Sometimes the black letter law passed by the legislature is unclear. The legislature can’t anticipate every possible fact scenario when they pass a law, so it lay to the courts to interpret the law and give guidance to what it means. This interpretation is called case law. When the court decides a certain meeting to the law it essentially answers a legal question. Lawyers and other courts then can rely on that ruling when they have a similar issue in their case. The following case answers the question above.
Wilson v. Kansas Gas & Electric Co., 12 Kan. App. 2d 336, 744 P.2d 139 (1987).
This case addresses the following issue:
Who can bring a wrongful death suit under Kansas law?
Wrongful death actions are created by statute in Kansas, under Section 60-1902. Id. at 339-40. A wrongful death action may be brought by “any one of the heirs at law of the deceased who has sustained a loss by reason of the death.” Id. at 340. In this case, the court held that none of the Plaintiffs could bring a wrongful death suit. Id. at 340-41. The estate could not bring the suit because the deceased’s estate is not an “heir at law.” Id. at 340. The children could not bring the suit because the deceased’s parental rights had been terminated, and no meaningful relationship between the children and the deceased existed. Id. at 341.
The deceased in this case was a mother of seven children who was killed while crossing a street at night. Id. at 337. Defendants were the driver that struck the woman and the company charged with maintaining the street lights at the scene of the accident. Id. All the street lights had burned out and the driver was reaching to turn his headlights on when he hit the woman. Id. Several years before this accident, the woman’s parental rights had been terminated in a court proceeding following findings of child abuse and neglect. Id. at 340. None of the seven children continued any meaningful relationship with the mother following the extinguishment of her parental rights, and most of the children were adopted by other parents. Id. This wrongful death suit was filed by the executor of the decedent’s estate, and later the seven children intervened and were added as additional Plaintiffs. Id. at 337.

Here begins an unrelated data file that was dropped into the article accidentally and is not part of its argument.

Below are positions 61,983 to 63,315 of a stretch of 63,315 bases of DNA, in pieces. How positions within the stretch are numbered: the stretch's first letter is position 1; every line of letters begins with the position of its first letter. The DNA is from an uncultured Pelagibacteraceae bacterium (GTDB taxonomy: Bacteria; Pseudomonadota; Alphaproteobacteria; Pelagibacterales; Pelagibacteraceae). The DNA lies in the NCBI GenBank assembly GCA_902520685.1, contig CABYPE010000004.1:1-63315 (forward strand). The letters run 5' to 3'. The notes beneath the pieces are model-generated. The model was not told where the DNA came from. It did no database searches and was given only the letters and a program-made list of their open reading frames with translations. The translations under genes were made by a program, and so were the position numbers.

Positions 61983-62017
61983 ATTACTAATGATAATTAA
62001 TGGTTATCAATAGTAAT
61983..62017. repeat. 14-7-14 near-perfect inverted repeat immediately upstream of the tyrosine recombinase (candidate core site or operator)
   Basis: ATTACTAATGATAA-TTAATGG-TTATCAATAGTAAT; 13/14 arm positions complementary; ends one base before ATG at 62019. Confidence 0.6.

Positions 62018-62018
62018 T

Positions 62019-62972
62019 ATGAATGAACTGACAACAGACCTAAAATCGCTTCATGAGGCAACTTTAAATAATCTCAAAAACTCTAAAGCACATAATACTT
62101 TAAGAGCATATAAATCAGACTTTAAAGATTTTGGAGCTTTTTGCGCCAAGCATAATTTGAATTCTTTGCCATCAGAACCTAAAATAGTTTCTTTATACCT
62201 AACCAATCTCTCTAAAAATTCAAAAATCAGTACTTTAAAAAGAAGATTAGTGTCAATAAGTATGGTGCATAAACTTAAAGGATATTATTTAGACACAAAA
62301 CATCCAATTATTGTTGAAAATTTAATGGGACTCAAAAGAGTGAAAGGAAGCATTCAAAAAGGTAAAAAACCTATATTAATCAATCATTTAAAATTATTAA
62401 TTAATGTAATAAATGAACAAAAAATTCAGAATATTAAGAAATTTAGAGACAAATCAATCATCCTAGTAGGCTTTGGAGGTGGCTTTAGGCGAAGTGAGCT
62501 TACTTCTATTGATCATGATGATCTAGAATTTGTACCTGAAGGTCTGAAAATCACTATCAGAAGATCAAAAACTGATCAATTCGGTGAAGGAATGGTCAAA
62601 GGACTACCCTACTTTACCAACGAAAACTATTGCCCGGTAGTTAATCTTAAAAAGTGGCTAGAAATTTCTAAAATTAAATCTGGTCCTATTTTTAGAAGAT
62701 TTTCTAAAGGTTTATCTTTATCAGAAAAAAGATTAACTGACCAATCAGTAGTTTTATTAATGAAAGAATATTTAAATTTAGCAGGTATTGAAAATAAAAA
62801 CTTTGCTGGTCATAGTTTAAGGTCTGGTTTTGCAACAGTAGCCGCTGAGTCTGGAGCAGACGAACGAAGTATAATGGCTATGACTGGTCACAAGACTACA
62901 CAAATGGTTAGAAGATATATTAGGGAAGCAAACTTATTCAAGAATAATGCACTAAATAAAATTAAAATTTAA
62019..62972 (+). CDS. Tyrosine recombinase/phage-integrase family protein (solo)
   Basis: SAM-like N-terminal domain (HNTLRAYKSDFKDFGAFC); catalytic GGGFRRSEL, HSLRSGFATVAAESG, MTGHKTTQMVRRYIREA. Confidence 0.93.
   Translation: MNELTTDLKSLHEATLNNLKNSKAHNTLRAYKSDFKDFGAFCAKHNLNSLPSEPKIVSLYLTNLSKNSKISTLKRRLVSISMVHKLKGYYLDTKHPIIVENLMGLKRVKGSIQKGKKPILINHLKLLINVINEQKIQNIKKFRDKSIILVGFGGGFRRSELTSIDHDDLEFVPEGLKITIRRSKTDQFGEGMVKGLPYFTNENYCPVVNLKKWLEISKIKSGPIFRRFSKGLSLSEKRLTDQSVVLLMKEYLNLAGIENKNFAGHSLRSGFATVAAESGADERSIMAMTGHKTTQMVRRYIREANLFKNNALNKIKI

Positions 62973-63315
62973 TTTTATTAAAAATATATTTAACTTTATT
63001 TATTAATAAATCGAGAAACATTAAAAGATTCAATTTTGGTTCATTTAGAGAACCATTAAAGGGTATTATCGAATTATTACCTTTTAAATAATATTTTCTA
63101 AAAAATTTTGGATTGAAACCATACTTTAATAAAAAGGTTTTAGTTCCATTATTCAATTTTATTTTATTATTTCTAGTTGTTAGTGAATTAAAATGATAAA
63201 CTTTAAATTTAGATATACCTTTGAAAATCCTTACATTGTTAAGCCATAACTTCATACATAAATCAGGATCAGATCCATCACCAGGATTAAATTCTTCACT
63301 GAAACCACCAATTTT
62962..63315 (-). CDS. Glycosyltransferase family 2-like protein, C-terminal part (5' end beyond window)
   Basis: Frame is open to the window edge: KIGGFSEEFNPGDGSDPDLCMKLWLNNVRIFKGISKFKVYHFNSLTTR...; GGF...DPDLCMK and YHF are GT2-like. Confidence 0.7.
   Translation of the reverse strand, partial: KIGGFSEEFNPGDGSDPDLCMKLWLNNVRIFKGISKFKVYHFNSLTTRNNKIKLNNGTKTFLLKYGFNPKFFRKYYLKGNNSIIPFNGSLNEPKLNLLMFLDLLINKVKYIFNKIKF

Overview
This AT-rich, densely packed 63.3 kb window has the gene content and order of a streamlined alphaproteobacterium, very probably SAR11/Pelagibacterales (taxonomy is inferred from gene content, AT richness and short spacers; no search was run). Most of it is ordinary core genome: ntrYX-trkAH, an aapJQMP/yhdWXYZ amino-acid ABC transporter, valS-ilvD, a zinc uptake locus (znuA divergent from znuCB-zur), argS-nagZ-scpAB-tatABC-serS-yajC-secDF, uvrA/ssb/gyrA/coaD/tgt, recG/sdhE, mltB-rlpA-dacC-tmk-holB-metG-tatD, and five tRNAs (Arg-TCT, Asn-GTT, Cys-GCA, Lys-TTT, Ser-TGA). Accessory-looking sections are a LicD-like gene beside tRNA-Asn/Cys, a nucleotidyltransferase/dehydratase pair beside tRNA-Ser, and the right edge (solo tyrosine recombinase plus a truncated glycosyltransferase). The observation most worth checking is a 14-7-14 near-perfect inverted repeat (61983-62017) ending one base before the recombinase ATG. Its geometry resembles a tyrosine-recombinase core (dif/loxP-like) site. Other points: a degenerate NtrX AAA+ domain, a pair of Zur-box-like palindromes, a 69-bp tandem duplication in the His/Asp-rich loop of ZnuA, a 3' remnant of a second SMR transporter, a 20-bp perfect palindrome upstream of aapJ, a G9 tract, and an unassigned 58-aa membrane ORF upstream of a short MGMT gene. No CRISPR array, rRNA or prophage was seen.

Pursuant to Section 60-1902, only a deceased person’s heirs at law may bring suit. Id. at 340. The executor of the deceased’s estate is not an heir at law, so that Plaintiff could not maintain this suit. Id. Normally, children are quintessential examples of heirs. Id. However, this case offers an example of when children are not heirs. Id. It was well established that when “a termination of parental rights” has occurred, this termination serves as “a complete and final divestment of all legal rights, privileges, duties and obligations of the parent and child with respect to each other.” Id. Basically, after the termination of rights, the parent and child are complete strangers; though they are biologically related, the law treats them as unrelated. Id. This is sort of the opposite of an adoption, where no biological relation exists but the law treats the parent and child are related in all aspects. Id.
Even though it had been established that no Plaintiff was appropriate to bring the wrongful death claim, the court offered another consideration as to why the children would not be eligible to bring the claim. Id. The children had not seen or had any meaningful contact with the deceased in several years. Id. In fact, four of the children did not even attend the trial. Id. Demonstrating “loss” caused by the death is an essential element of a wrongful death claim, and Kansas courts had previously found that the emotional toll that an estranged parent would not support a finding of such a loss. Id. at 341. Thus, no Plaintiff could bring the wrongful death claim and it must be dismissed. Id.